This was not the case in 1919.  The impulse to punish Germany for the unexpectedly enormous slaughter of the previous four years was written into the war guilt clause of the Versailles Treaty.  The new democratic German Republic inherited the burden of paying out for the crimes of a Kaiser permitted an unimpeded and comfortable exile.  But within a few years the specter of the Soviet threat and breakdown of the Anglo-French entente led the Western powers to look back at 1815 with greater interest.  The positive conception of appeasement was built into the Locarno agreements of 1925.  At first this seemed a good idea – between then and the assassination of German Foreign Minister Gustav Stresemann in 1929 Germany did indeed appear to be appeased and functioned as a responsible European actor.

The Depression and rise of Hitler put paid to that and – as analogy lovers so often remind us — Western efforts to appease the new Germany enabled the disasters of 1939-1945.  The Munich Agreement of 1938 became a cocktail part argument boiling down to “Me Tarzan, You Chamberlain.”  As World War II ended Genocide came into being and war crimes trials punished Nazi (and imperial Japanese) notables. The post-war Germanies were laboratories for efforts to reconcile the security implications of sometimes conflicting priorities of international justice, ideological paradigms and pragmatic security policies.  Politicians, bureaucrats and scientists useful to Soviet and Western participants in the unfolding Cold War escaped prosecution and enjoyed status and material gain.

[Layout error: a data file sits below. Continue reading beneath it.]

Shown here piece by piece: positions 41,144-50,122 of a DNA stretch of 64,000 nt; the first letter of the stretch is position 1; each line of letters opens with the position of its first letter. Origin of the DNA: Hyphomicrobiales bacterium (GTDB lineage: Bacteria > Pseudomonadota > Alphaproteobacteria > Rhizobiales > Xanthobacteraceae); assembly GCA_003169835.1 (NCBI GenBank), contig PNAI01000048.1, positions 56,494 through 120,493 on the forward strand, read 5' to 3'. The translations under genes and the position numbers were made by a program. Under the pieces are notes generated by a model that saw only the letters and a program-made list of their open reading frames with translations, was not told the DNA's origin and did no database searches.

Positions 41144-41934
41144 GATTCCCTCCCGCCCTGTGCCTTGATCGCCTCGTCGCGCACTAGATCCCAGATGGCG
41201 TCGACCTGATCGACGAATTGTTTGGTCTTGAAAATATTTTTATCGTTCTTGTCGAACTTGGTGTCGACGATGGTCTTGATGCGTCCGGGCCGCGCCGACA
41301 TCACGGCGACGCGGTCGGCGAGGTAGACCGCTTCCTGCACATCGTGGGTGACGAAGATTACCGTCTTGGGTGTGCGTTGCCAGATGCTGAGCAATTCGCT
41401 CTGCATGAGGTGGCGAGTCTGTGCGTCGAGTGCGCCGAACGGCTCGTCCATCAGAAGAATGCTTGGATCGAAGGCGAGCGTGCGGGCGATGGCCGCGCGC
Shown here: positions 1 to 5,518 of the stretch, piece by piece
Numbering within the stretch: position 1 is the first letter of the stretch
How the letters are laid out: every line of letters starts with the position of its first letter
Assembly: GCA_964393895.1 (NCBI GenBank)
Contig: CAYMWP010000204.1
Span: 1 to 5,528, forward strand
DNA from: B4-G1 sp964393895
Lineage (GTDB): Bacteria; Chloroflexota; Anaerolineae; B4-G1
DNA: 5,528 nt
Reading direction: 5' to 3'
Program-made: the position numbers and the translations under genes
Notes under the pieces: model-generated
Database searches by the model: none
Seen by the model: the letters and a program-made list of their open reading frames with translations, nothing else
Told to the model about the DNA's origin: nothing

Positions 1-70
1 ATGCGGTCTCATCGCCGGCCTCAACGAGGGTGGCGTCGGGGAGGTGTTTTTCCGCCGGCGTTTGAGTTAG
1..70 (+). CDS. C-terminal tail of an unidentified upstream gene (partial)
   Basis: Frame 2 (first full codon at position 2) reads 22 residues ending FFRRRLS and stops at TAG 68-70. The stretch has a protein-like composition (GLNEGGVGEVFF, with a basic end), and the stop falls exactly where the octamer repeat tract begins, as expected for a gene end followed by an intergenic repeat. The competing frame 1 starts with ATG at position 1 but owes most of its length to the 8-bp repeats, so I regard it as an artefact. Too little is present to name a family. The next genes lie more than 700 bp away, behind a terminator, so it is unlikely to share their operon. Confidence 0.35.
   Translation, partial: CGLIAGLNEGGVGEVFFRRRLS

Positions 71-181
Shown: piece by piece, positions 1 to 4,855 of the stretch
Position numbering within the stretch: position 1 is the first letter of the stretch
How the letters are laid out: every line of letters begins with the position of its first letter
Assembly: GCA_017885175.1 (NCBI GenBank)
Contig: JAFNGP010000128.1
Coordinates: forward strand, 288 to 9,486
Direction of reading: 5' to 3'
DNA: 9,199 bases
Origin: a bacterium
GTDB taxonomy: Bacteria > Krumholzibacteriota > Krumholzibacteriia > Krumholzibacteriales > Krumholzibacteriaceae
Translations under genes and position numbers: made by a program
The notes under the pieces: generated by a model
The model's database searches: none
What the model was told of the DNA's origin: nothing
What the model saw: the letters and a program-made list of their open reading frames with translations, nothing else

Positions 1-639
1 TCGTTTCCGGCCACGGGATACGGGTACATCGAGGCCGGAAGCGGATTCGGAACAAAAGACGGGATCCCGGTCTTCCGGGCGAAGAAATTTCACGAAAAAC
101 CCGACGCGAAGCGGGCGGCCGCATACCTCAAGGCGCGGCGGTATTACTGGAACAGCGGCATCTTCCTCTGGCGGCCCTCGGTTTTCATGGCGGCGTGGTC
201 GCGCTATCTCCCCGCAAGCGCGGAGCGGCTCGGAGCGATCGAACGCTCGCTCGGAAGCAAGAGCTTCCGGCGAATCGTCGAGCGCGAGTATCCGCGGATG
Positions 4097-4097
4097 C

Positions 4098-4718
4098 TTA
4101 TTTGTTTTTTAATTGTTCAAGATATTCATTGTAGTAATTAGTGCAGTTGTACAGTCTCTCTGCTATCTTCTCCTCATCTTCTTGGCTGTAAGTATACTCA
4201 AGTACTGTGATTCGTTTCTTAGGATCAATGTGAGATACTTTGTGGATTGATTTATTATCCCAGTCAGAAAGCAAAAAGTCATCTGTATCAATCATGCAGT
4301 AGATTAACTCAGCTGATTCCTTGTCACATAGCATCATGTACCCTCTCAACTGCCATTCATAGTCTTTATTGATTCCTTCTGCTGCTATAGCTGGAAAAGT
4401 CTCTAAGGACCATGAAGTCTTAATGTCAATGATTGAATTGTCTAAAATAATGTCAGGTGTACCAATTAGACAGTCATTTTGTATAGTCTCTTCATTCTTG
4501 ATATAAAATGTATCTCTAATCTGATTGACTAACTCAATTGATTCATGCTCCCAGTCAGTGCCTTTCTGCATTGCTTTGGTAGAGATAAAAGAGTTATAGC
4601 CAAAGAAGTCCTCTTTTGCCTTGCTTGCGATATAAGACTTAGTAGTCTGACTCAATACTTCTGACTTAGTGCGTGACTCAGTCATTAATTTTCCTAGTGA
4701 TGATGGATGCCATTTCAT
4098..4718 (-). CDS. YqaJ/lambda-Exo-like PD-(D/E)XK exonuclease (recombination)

In the Serbian context it is especially worth keeping in mind what happened to a piece of the Reich that reinvented itself.  Cold War considerations enabled the small Austria and its denizens to ignore their embrace of native son Hitler and cloak themselves in the fabrication that they were his first victims.  Neutrality and a smallness more comfortable now than after World War I serves EU member Austria very nicely to this day.

Serbia cannot be expected to accept contemporary equivalents of a war guilt clause.  As with the Cold War Germanies the separation of Serbs in Bosnia and Kosovo from Serbia should not be assumed to be a permanent condition – that is one of many regional security issues still up for grabs.  Whatever happens Serbia, unlike Austria, cannot be put in a geopolitical side pocket.